Sufjan Stevens and Angelo De Augustine join forces to bring us the exceptionally crafted album, A Beginner’s Mind.
The title of the record refers to the Zen Buddhist meaning of “shoshin”- the practice of adopting an open and eager mind when studying a subject, much like a beginner would. By fusing this notion with movie-themed sources of inspiration, each song delivers a quietly powerful message through the duo’s astutely perceptive lyrics and unique creativity.
Given Sufjan and Angelo’s trademark low-fi harmonic sound, you wouldn’t be foolish to expect a collection of songs based on love stories and romances. However, the film genres jump from dark unsettling horrors, such as Silence of the Lambs, to dynamic action movies like Point Break, to the heart-wrenching German film masterpiece, Wings of Desire, which the opening track- Reach Out- is based on. It’s a beautifully soft melodic song that champions remembering and using history to make changes in our current world. Being the first track, it gives a clear indication of how perfectly Sufjan and Angelo’s wavering vocals and gentle acoustics work together.
Lady Macbeth in Chains, inspired by the 1950’s Hollywood classic All about Eve, is a fictional insight into the pressures of being on Broadway and the jealousy and insecurity that comes with it. The song starts off as being down-tempo and subtly progresses into an uplifting chorus, showcasing the beauty in the duo’s synchronised falsettos. Both Sufjan and Angelo have a notably hushed, effervescent quality in their voices, and the two combined evokes an innate sense of vulnerability and humanness throughout the album.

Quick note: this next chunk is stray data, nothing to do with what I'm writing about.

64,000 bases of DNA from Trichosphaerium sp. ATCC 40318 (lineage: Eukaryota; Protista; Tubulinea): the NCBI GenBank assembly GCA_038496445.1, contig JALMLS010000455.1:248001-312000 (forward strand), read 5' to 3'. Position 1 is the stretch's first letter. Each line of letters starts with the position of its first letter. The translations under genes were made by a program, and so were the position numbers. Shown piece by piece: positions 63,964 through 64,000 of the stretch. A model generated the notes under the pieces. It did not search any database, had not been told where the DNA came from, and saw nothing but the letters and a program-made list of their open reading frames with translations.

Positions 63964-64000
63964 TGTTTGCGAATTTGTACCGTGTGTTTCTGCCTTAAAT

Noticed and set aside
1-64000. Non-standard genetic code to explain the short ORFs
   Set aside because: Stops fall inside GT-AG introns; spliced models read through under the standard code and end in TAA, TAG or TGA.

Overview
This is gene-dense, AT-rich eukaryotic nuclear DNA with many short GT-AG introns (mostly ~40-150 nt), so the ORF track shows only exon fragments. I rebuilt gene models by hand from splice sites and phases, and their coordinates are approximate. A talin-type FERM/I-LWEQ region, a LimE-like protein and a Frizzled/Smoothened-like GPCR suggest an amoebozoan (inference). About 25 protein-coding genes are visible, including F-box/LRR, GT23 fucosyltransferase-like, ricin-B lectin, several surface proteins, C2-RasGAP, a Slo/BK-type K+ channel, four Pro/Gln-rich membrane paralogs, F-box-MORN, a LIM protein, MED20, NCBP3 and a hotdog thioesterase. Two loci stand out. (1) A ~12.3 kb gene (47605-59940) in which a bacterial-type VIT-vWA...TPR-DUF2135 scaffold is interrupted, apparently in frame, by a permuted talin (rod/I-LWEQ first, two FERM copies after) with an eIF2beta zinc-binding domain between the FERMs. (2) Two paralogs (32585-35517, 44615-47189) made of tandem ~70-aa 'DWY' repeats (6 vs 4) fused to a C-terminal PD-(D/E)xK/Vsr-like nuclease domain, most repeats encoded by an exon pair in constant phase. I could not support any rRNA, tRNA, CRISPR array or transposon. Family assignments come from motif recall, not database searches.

The duo’s movie-themed creativity takes a somewhat darker turn with The Pillar of Souls, a track inspired by the American horror Hellraiser III. The intricate construction of haunting vocals, acoustics and discordant electronica paints a celestial soundscape for the song, making it a pretty cinematic listening experience. You Give Death a Bad name continues the horror theme, opening with the ominous lyrics “Shot to the skull or a strike to the brain, as you withdraw, you give death a bad name”– a reference to the gruesome scenes in Night of the Living Dead. It’s another meticulously constructed track that feels reminiscent of the 70’s psychedelic rock era, as an experimental pitch change in the latter half leads into an echoing harmonisation between Sufjan and Angelo.
A Beginner’s Mind and Olympus switches to an action movie theme, with references to Point Break and Clash of the Titans. Both feel more stripped back than the previous tracks and the soft sounds of a strumming guitar combined with ethereal harmonies is like a warm hug to the ears. Murder and Crime feels particularly poignant. It’s draped with melodic synths and acoustics, which are accompanied by the contemplative lyrics, “Oh god, I’m lost in the antiphon, Where does everything go when everything’s gone?”- a reflection of the inevitability of death.”
To commit to isolating together for a month, ritualistically watching a movie every night, and then writing music about it the following day, it’s evident that the pair share a mutual discipline in their creative approach. Combine this discipline with Sufjan and Angelo’s philosophical minds, distinct experimentalism, and artistic talent… you are then wowed with a spectacular album. A Beginner’s Mind is music production in it’s purest, most retrospective form.